But still local burghers said no. Instead, a small area has been set aside on the arable field with the site marked by a makeshift plaque.
In 2014, the Court of the Mayor and Aldermen of Echt-Susteren conducted a cost-benefit analysis into the potential salvage of the crash site.
it concluded that estimated costs of 617,000 euros were too high in light of a limited safety risk.
Memorial: The only clue to the mass grave
A recent council statement shifts the responsibility on to the landowners, the Trappist Lilbosch Abbey, saying: “The City of EchtSusteren is not the owner of the ground of the crash site, this is the Monastery Abdij Lilbosch.
“Research on the crash site has been conducted in 2013 and the conclusion was that there’s no direct danger for public safety. This means that we can’t give the order to salvage the Stirling Bomber.”
In a recent statement Abbot Dom Malachias said: “If it had been shortly after the crash, when the bodies would still have been genuinely inanimate, then the situation would have been different. Now it’s more than 70 years ago and we judge it more respectful to let that already far-advanced process happen in rest and peace.”
Campaigners reject the arguments. “There are at least three unexploded thousand-pound bomb in situ. I would say that was a safety issue,” says Evander Broekman, of specialist firm Leemans Speciaalwerken.
“We have the expertise and equipment to carry out a true appraisal and we feel it would be considerably less than the high figures being bandied about currently.”
Last year the company recovered crew members of an Avro Lancaster that had crashed into a Dutch lake during a night bombing run from the UK to Bremen, Germany, in 1942.
“The operation in Echt-Susteren should be considerably easier than the one in Alde Feanen,” he adds.
And pressure is mounting. Last month the Dutch public broadcaster NPO aired an investigation into how local authorities in the Netherlands are divided on the issue of funding for salvages.
Liever Dood Dan Vermist (Better Dead Than Missing) featured the RAF Stirling W7630 as a case study. In the wake of the documentary, three MPs in the Dutch Parliament called for a review into the national funding of salvages.
This includes Wybren van Haga, who represents the largest party in the coalition government, the VVD.
Sgt. Peter Price with sister-in-law Tryphene Price, 1942
“It is our moral obligation to ensure that these young men who fought and died for our freedom are treated with respect,“ he says.
“The current formula to spread the cost of salvage leads to a very uncomfortable result in the sense that it often ends in no salvage at all due to obstruction from local authorities.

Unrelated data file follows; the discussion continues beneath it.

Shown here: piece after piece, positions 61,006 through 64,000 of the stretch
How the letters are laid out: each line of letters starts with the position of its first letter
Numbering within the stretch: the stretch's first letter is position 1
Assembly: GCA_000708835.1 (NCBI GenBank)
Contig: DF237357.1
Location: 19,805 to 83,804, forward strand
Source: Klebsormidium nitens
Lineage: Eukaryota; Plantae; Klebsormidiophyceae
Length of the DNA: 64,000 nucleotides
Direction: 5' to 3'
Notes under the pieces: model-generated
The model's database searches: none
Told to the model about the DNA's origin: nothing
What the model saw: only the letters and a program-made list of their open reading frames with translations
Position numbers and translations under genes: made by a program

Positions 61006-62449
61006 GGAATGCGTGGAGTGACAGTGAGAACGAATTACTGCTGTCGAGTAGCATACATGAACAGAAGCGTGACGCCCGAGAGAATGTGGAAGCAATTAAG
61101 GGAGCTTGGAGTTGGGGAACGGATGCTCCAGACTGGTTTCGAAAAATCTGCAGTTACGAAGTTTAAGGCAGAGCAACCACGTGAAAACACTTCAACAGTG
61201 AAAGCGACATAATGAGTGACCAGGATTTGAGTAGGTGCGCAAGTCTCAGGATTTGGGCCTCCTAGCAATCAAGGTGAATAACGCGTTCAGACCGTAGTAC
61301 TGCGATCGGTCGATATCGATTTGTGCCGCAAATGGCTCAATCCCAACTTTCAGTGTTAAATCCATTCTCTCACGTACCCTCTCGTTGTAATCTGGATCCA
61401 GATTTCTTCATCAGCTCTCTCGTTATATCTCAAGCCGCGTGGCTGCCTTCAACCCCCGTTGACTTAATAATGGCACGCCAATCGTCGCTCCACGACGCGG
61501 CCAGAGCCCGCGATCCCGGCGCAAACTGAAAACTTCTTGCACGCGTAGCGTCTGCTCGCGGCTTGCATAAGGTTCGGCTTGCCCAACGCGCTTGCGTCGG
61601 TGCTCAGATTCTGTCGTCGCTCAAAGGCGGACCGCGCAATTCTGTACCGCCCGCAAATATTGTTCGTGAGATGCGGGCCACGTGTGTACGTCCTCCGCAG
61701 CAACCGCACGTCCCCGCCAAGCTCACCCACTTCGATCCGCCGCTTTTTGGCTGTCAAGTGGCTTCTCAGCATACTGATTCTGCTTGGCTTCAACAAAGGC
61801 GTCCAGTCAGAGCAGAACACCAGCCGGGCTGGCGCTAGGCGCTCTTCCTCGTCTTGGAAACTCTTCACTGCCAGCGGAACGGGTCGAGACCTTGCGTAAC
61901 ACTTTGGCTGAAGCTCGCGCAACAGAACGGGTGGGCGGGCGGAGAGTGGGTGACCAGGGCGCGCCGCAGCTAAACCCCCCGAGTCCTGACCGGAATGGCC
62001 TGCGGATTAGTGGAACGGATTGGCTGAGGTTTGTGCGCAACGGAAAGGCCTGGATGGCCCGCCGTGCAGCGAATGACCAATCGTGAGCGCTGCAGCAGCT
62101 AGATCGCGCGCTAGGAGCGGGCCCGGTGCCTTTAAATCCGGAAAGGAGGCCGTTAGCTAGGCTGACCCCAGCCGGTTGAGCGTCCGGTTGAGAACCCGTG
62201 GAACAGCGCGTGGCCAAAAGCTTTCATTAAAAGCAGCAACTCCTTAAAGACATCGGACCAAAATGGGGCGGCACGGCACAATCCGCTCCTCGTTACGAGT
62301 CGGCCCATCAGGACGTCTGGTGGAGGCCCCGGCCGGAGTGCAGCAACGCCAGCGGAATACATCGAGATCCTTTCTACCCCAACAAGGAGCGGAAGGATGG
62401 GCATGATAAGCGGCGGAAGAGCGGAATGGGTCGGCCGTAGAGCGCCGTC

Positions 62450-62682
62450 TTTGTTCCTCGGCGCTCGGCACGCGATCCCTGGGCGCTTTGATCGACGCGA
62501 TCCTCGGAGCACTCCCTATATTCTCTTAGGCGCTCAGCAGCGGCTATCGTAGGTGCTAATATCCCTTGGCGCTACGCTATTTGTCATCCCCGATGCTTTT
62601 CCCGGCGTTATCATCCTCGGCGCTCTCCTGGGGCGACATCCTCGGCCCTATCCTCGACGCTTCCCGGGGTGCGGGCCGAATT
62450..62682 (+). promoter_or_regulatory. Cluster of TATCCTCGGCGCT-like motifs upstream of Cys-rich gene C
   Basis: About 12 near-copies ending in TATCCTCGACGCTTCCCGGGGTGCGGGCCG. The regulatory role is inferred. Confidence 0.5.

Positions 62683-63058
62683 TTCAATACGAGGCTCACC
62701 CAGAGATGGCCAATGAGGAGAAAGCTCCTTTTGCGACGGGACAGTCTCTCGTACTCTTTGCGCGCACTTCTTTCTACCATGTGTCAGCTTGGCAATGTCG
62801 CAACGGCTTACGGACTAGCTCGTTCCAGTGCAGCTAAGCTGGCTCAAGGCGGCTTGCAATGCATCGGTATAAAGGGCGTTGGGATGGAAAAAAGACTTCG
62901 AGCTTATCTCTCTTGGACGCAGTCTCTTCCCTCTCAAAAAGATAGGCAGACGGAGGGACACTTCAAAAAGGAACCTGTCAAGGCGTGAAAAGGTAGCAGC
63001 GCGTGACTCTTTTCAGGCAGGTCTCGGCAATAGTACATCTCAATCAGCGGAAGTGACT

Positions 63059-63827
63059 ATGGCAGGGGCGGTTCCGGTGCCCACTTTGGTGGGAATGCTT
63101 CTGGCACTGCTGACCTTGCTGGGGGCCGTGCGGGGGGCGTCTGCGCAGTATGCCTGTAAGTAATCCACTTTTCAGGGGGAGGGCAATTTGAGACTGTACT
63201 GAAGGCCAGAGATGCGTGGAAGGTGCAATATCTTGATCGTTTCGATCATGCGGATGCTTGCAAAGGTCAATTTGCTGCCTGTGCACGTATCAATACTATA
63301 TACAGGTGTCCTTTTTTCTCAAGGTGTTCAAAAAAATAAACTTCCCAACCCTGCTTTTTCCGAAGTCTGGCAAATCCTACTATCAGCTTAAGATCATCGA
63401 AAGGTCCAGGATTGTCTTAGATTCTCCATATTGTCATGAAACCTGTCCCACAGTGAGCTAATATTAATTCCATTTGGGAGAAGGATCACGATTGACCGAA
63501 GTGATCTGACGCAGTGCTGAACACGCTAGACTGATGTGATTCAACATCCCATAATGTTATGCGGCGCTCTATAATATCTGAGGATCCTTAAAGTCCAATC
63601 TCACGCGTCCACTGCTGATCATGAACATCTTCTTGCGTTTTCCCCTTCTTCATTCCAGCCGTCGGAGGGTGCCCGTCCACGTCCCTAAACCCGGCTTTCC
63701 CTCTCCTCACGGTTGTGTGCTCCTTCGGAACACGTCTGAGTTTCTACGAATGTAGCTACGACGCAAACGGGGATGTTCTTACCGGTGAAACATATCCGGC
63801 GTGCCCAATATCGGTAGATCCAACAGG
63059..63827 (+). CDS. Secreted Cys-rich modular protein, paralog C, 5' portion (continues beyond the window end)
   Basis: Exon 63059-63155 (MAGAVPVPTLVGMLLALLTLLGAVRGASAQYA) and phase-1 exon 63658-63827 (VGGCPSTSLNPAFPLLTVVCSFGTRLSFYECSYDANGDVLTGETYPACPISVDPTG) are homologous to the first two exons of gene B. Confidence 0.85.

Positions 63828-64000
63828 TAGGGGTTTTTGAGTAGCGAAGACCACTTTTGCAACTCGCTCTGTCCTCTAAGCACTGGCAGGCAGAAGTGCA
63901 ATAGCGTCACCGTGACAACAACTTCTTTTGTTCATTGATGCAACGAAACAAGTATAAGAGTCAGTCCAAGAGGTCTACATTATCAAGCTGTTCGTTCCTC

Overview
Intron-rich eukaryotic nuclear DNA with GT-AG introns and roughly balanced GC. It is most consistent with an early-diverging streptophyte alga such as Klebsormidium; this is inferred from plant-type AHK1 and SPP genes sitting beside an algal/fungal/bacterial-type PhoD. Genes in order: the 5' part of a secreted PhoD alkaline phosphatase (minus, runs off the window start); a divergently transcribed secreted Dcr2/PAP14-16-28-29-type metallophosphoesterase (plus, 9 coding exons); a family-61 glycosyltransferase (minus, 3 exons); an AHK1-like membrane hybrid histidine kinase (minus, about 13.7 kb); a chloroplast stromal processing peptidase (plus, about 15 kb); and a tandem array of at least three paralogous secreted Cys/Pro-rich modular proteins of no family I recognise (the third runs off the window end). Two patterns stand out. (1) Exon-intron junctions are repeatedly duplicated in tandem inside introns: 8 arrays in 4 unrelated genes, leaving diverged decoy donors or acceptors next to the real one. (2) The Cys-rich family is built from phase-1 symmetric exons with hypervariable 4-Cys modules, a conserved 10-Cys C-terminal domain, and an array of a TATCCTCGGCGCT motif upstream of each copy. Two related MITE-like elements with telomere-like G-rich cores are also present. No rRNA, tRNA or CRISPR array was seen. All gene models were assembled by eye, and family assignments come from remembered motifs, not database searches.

“Relatives who ask for salvage and proper reburial of their family should be given more support and I really hope we can change the circular which stipulates the 30/70 split. If a rule proves counterproductive we should try our best to change the rule. Especially on a sensitive issue like the recovery of human remains of war heroes.”
Crucially, the ministers for defence, the interior and the department of health, welfare and sport have decreed that municipalities give greater sway to the views of relatives.
In the meantime, it is for the community to carry this burden. Echt-Susteren, though officially a city, has only 30,000 residents and, of course, as campaigners concede, every penny counts.But there’s more at stake than just euros.
“The local authority says the costs are too high, despite not having undertaken a proper costing, and that there are no safety risks,” says Marleen Jennissen, chairman of the foundation Stichting Berging Stirling W7630.
“When we pointed out the risks with the unexploded bombs they changed their argument and said it should remain as a war grave.
“They’ve put a small monument there. In the meantime the very soil where people are lying is being spread with manure and used to grow crops. That’s hardly a sacred use of a burial site.
”None feel it more than relatives such as Maurice Pepper’s niece, Rebecca Dutton.
“As the flight engineer my uncle would have been one of the last to bail out, as his job was to stay and help steer the plane to safety,” says Mrs Dutton, 64, from her home in Stratford-upon-Avon, Warwickshire.
“It’s what he did just six months before he died, though heavily injured, and for which he was awarded the DSM by King George.
“Most Pathfinders knew they were unlikely to make it home. These men were the epitome of decency. They put their lives at deliberate risk and died for us.
“I want to give him and the others the same decency; to give them a proper burial and proper resting place. They deserve more than a war grave in a crop field.”